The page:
Nothing Is Hidden: The Psychology of Zen Koans by Barry Magid takes an approach to Zen that usually doesn't "work" for me. Usually articles and books that mix psychology and Buddhism are by people with a background in psychology but not so much in Buddhism. The result usually strikes me as superficial. But Barry Magid is both a psychoanalyst and a Zen lineage holder, and Nothing Is Hidden speaks deeply to both practice and the state of Zen in the West today.
And I must add that, although the book is about Zen, much of what it says applies to most schools of Buddhism.
The overriding theme is the relationship of realization/awakening to personal character and psychology. Magid argues that our character and psychological issues too often are shoved aside, rather than dealt with, in Zen practice. He writes (Chapter 1),
"Buddhism foregrounds the realization of perfection, reaching down into that deep well of no-self, to a place beyond loss and gain. This approach, especially as it developed in twentieth-century America, runs the risk of emotional bypass, of imagining that deep-seated emotional problems and character pathology can be washed away solely by sufficiently deep realization without ever having to engage psychological problems directly."
I'm reminded of a New York Times article from 2009 about the Zen teacher Louis Nordstrom. Nordstrom had been subjected to extreme abuse as a child, and he appears to have approached practice as a kind of escape from that. As a result, he continued to sabotage himself in countless ways even after his deep realization was recognized. Eventually he knew he needed psychological help.
Getting "stuck in the absolute" and not dealing honestly with the relative (see the "Two Truths") is something we're warned about, but it happens. The result is someone who has not honestly confronted his own defensive agendas; he may know sunyata, but he doesn't know himself.
Magid writes that liberation from the self can be "less transformative of day-to-day character than advertised."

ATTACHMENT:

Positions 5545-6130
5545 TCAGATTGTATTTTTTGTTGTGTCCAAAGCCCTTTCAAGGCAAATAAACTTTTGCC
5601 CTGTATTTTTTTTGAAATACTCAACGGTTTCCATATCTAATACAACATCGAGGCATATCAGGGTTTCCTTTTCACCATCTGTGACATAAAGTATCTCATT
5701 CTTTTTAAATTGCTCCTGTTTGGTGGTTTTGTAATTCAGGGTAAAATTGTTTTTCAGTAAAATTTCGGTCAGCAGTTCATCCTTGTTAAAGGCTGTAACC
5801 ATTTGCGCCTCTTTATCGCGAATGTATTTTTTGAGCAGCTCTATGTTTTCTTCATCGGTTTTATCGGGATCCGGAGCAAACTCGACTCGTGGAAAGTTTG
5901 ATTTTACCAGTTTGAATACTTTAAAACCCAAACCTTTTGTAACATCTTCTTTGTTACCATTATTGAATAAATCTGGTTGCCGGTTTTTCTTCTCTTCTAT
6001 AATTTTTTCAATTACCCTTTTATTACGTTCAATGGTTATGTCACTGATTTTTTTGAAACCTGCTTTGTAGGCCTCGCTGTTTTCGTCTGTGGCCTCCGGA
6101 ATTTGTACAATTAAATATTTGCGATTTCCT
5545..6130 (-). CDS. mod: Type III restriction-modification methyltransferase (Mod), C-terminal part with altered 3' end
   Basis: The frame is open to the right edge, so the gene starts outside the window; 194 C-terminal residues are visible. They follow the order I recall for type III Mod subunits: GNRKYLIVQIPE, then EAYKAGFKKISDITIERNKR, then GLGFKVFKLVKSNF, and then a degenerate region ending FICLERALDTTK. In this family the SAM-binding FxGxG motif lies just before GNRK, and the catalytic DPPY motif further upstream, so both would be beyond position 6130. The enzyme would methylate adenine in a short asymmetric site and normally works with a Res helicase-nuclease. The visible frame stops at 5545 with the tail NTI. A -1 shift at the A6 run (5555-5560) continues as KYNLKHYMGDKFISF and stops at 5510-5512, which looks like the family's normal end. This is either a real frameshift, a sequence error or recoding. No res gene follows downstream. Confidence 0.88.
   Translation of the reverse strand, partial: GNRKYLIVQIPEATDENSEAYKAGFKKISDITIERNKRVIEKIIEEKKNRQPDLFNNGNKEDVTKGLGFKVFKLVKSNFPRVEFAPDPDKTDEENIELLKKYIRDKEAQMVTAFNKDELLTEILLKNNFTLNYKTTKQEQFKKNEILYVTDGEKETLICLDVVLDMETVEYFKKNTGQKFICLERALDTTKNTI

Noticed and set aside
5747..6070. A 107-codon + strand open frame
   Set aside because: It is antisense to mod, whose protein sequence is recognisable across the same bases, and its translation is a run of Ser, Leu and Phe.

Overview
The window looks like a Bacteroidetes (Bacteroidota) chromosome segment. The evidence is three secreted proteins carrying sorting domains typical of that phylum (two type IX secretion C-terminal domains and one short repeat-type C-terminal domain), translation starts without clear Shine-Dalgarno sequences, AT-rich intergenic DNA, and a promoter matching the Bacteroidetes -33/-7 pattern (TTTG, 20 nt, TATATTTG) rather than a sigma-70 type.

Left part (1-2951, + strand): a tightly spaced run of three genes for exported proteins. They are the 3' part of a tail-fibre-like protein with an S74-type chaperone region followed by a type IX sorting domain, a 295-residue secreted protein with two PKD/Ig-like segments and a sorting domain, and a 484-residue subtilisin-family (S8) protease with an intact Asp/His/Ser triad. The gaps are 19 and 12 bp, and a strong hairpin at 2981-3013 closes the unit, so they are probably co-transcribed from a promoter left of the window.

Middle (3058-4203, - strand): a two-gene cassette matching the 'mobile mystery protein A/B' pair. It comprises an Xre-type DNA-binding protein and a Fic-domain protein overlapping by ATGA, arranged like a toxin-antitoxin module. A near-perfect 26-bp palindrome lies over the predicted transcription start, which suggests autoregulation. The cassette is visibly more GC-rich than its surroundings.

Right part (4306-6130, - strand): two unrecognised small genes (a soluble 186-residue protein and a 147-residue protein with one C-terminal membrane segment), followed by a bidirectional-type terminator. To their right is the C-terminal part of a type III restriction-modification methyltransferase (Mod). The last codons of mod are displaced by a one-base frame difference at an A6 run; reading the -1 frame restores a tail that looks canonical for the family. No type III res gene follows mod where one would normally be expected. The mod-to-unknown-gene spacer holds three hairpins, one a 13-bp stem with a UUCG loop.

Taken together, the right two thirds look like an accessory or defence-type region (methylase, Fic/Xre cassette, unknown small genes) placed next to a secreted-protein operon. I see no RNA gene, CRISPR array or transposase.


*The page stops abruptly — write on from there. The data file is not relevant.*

"Not only did realization fail to heal the deep divisions in our character, more and more it looked as if for many people, and in particular for many Zen teachers, practice opened up bigger and bigger splits between an idealized compassionate self and a shadow self, where split off and denied sexual, competitive, and narcissistic fantasies held sway."
This explains a lot, including the several episodes of realized dharma teachers who sexually exploited their students. It is possible to have a deep realization of emptiness and interconnectedness that leaves personal psychological issues untouched.
What does this mean for those of us who are struggling students? This is where the koans come in. Magid takes up classic Zen koans and uses them to explore areas of psychology. His commentary often departs from standard interpretation, but I found it to be fascinating. For me, this book sheds light on some of the "dark corners" of practice, where things may not be what they seem.
For example, we are encouraged to completely trust, and surrender to, the teachings and the practice, and sometimes to a teacher. But when is surrender genuine, and when is it simply submission to authority? In one chapter, Magid explores deeply the difference between surrender and submission. One can look an awful lot like the other, you know. And what is the difference between compliance and unselfishness? When is a teacher-student relationship healthy, and when is it co-dependency? These are questions a lot of us are struggling with these days.
Why koans? Magid writes,
"I do not use koans in the traditional manner of dokusan presentation. Instead, I have tried to open up their imagery the way I would with a dream and make that imagery emotionally evocative and illuminating of the underlying psychological splits that need to be engaged if realization is to actually penetrate all facets of our personality. "
This explanation may come across as a tad soft and touchy-feely to someone grounded in traditional Zen. But even in the West some Zen centers still encourage a Code-of-Bushido toughness, which in my view is part of the problem. Are we surrendering, or are we submitting?
Zen, or any other form of dharma practice, is not psychotherapy. Let us be clear on that. Practice with the goal of feeling better about ourselves, or enjoying better relationships, or getting over bad habits, is not dharma practice. Some of those things may work out for you if you practice, but they may not. On the other hand, the two disciplines have a lot to teach each other, and we'd be foolish to ignore this.